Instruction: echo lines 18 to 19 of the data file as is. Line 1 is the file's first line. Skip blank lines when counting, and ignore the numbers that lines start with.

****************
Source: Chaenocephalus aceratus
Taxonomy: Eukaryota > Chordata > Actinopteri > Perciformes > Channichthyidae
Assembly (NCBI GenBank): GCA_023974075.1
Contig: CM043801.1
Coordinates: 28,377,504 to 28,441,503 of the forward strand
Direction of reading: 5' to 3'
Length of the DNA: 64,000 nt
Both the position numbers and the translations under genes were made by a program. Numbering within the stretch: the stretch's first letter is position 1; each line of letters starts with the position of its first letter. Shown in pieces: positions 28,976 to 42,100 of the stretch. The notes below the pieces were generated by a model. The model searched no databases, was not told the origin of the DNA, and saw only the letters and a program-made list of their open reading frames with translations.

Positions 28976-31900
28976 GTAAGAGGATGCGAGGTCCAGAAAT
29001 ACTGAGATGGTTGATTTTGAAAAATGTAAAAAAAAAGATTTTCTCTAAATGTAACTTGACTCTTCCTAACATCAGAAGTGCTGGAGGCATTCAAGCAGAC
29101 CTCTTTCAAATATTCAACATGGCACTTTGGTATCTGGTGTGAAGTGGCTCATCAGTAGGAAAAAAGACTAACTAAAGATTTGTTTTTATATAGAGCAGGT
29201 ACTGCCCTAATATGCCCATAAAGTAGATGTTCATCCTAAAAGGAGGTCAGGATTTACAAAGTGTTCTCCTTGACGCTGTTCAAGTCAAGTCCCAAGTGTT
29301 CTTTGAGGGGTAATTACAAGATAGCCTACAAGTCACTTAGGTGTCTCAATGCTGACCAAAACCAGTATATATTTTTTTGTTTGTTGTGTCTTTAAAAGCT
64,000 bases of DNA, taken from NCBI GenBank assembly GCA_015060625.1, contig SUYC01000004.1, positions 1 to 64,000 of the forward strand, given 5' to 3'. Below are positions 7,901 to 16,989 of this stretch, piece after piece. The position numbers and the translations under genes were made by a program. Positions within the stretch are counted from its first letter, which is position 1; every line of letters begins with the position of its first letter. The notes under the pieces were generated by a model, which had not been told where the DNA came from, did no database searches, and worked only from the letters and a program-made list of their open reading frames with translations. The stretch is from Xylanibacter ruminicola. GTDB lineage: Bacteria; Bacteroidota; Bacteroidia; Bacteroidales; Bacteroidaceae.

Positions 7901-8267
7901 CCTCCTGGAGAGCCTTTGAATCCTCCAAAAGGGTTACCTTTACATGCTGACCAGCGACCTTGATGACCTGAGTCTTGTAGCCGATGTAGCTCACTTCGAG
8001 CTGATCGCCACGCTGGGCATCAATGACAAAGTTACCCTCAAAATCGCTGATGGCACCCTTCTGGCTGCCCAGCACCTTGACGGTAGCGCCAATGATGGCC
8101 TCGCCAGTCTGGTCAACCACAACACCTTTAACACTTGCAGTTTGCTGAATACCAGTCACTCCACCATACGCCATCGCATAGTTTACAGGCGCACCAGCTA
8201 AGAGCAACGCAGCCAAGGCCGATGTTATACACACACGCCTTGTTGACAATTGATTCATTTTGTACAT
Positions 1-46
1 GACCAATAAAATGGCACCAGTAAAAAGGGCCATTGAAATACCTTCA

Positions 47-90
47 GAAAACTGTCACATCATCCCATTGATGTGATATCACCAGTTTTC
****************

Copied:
8001 CTGATCGCCACGCTGGGCATCAATGACAAAGTTACCCTCAAAATCGCTGATGGCACCCTTCTGGCTGCCCAGCACCTTGACGGTAGCGCCAATGATGGCC
8101 TCGCCAGTCTGGTCAACCACAACACCTTTAACACTTGCAGTTTGCTGAATACCAGTCACTCCACCATACGCCATCGCATAGTTTACAGGCGCACCAGCTA